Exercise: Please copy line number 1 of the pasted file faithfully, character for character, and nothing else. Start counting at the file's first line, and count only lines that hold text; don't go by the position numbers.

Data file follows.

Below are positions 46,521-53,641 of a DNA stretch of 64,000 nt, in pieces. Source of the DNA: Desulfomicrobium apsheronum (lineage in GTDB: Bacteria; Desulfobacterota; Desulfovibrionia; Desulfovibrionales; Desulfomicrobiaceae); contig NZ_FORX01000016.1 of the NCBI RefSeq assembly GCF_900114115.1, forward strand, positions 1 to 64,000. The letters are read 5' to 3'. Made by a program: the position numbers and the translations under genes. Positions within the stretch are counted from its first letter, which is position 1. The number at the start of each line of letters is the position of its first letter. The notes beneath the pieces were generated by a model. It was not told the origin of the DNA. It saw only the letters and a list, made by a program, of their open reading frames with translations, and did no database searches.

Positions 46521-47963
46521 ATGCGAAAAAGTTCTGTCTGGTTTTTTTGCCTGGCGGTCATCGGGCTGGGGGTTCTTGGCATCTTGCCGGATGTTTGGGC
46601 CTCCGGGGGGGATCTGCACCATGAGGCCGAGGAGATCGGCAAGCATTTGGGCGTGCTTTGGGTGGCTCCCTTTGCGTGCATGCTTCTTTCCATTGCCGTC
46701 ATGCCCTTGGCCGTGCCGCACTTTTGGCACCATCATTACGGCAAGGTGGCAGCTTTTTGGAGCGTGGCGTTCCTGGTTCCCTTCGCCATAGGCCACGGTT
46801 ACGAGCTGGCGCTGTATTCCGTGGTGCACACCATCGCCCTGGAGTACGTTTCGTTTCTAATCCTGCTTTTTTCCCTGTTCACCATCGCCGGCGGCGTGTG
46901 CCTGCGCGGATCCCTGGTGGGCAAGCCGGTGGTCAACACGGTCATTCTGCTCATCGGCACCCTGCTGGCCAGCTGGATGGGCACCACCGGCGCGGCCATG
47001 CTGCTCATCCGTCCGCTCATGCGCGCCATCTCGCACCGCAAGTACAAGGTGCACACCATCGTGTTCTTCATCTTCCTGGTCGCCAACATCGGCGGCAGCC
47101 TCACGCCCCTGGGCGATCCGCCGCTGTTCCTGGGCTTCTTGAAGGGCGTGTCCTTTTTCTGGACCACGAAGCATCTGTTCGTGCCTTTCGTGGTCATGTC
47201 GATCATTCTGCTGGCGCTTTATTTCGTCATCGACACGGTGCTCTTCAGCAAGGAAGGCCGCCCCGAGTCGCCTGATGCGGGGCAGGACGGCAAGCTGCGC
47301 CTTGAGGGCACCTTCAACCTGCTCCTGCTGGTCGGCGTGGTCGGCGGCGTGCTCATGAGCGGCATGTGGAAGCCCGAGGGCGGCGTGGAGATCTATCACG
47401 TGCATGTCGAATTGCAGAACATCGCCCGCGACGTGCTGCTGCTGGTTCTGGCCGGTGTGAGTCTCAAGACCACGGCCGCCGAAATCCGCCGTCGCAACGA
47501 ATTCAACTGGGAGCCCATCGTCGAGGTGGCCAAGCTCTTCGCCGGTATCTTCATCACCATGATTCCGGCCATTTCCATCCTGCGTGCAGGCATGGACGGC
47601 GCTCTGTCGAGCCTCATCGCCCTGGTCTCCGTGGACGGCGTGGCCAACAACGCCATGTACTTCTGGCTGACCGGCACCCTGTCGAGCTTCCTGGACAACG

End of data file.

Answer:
Below are positions 46,521-53,641 of a DNA stretch of 64,000 nt, in pieces. Source of the DNA: Desulfomicrobium apsheronum (lineage in GTDB: Bacteria; Desulfobacterota; Desulfovibrionia; Desulfovibrionales; Desulfomicrobiaceae); contig NZ_FORX01000016.1 of the NCBI RefSeq assembly GCF_900114115.1, forward strand, positions 1 to 64,000. The letters are read 5' to 3'. Made by a program: the position numbers and the translations under genes. Positions within the stretch are counted from its first letter, which is position 1. The number at the start of each line of letters is the position of its first letter. The notes beneath the pieces were generated by a model. It was not told the origin of the DNA. It saw only the letters and a list, made by a program, of their open reading frames with translations, and did no database searches.